The Shape of Fashion

Sharing Stories

"The Girls" last day 7th grade, 1958, Morgan Jr Hi, Ellensburg, WA April is in the center, legs crossed.


   Independence is a lifetime of finding personal styles and discovering discomfort while trying to become a fashion plate.

   Friendships gather, evolving self-images emerge…looking alike. “What are you going to wear?” mutates into a tribal battle cry. The truly chic, smart, and snazzy know the power of secret undergarments sculpting a perfect body silhouette.

   I used to be broomstick thin when Twiggy was popular. Even then, I wore a girdle with elasticized garter straps to hold up thigh high nylon stockings. Agony: pulling on a tight rubber Playtex girdle. Ecstasy: peeling it off later like a sausage skin. Torturous underwear, pretty much a chastity belt…without a lock and key. I’m sure I heard a choir singing “hallelujah” when panty hose became popular and inexpensive. A clear bottle of fingernail polish to paint on an annoying nylon run was a purse essential.

   Unlike Twiggy, I wanted a shape with bumps and curves in the right places, not like the poem my best friend Marolynn wrote in my ninth-grade autograph book: “What a face–what a figure–two more legs–you’d look like Trigger!” I laughed when I was thirteen.

   I wasn’t laughing at twenty-one when I went to a doctor to discuss breast implants to escape my bean-pole nickname. He explained the surgery and the cost, then asked why I wanted implants. My mind went blank after hearing implants weren’t as simple as a padded bra. I mumbled, “I want to look better in clothes.” There. I’d said it, leaving out expectations of an alluring curvy fantasy.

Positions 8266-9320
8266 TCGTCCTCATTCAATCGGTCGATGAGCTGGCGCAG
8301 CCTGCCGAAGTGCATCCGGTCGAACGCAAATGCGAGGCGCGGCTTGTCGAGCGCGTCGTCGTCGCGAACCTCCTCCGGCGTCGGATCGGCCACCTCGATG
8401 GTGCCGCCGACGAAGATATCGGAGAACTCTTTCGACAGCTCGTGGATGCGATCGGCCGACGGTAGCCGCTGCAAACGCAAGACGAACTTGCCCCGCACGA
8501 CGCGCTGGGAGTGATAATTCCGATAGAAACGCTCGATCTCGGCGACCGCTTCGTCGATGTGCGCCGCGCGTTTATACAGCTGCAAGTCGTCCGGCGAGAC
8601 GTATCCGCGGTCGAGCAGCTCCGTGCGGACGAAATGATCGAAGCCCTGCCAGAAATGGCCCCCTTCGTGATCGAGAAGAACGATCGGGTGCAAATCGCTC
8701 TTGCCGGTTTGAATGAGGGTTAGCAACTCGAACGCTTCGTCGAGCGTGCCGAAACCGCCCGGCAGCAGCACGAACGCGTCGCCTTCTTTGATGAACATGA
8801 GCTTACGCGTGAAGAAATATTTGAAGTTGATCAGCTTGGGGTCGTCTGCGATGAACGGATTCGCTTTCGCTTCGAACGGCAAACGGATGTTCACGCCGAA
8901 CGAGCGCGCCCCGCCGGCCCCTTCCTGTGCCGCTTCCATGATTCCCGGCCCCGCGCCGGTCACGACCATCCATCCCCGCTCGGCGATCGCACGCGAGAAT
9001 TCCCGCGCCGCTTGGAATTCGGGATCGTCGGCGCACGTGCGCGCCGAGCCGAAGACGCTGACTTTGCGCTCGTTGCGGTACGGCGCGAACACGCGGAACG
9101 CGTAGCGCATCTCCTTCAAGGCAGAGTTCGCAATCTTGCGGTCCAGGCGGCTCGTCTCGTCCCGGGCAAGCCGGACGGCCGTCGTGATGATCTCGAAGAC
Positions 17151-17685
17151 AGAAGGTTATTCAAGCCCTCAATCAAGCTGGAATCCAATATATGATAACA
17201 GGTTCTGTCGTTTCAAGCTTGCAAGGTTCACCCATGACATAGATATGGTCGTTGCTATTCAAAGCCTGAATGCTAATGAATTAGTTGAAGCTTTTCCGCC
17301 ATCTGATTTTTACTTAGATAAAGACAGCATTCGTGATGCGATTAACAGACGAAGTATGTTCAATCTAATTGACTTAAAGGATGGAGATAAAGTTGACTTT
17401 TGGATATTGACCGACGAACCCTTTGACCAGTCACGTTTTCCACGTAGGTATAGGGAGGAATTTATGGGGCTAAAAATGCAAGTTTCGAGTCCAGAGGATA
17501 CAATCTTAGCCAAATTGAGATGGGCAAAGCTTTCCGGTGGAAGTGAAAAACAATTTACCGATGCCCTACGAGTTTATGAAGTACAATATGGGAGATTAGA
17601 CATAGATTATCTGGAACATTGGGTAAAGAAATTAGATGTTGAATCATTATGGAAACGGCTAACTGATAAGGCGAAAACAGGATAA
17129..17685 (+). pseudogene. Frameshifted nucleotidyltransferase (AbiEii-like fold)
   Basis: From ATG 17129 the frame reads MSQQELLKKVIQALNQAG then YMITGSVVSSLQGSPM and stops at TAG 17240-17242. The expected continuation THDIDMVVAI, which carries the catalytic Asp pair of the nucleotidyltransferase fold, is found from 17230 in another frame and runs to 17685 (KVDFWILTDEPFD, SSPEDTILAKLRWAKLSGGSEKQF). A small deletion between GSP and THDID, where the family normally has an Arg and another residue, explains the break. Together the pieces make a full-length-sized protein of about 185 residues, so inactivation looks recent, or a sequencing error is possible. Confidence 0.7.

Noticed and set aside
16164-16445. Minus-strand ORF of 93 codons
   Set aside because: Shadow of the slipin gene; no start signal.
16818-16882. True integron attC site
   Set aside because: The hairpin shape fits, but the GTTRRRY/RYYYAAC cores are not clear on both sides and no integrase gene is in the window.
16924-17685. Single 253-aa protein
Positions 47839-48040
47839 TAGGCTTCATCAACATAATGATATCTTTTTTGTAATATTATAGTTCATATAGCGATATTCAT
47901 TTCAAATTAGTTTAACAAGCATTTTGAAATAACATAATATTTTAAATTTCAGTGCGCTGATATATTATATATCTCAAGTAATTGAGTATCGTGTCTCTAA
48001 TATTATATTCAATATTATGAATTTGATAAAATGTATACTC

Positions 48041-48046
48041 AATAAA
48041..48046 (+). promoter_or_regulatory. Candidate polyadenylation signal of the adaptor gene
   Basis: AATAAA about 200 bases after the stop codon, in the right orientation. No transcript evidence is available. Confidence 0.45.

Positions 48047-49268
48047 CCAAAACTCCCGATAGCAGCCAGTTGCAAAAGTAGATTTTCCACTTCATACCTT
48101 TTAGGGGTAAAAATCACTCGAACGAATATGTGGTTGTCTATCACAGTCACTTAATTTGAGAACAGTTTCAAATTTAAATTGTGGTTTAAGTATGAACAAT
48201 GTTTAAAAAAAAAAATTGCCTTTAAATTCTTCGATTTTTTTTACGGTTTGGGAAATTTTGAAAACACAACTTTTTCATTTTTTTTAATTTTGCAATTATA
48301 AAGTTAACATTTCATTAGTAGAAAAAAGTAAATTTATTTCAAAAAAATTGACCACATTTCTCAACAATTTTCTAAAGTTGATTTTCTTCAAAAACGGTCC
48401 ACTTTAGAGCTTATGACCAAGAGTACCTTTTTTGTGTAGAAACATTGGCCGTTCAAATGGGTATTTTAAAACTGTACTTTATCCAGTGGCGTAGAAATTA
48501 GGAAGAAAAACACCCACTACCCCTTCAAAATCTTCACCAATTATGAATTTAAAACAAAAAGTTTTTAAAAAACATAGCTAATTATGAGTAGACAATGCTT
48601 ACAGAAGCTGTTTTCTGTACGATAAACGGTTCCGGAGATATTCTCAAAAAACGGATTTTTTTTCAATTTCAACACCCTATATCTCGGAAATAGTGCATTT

The good doctor suggested I try birth control pills for six months because the hormones could stimulate increased breast size. Those hormones did stimulate something. After three months I went from a size five panty to size seven. Instead of growing a voluptuous pair, I was beginning to look like a pear, with hips swaying in uncontrolled rhythm. The need for the pill vanished with the purchase of new bloomers.

   I had read an article in Cosmopolitan Magazine. According to them, if you put a pencil under your breast and it fell to the floor, you didn’t need to wear a bra… except, of course, at work or to special “proper” events. I tried the pencil test, it dropped to the floor with a yellow graphite lead thud. On my days off, I expressed myself with this ultimate unleashed freedom. That is, until one day when I almost knocked myself out as I ran across a street with liberated enthusiasm bouncing and swinging in every direction. All I needed was a pair of tassels, a drumbeat, and clicking castanets to give the neighbors a sassy show. It was crystal clear; gravity drops more than an apple on Isaac Newton’s head. I no longer needed a new hormone prescription from the doctor to fill me out.

   Styles change with the times, and fashion isn’t always easy—from lean teen to well-supplied senior. Either way, pretty underwear can produce a sly rebellious smile. Fortunately, for now, there are no Panty Police.

April Ryan is a retired Seattle bus driver turned Seattle writer/poet. It’s our good fortune that she’s now sharing more of her fun stories with us.

SHARING STORIES is a weekly column for and about the 50 plus crowd living in the Puget Sound region. Send your stories and photos to ariele@comcast.net. Tell local or personal stories; discuss concerns around aging and other issues; share solutions, good luck, and reasons to celebrate; poems are fine too. Pieces may be edited or excerpted. We reserve the right to select among pieces. Photos are always a plus and a one-sentence bio is requested (where you live, maybe age or career, retired status, etc.).
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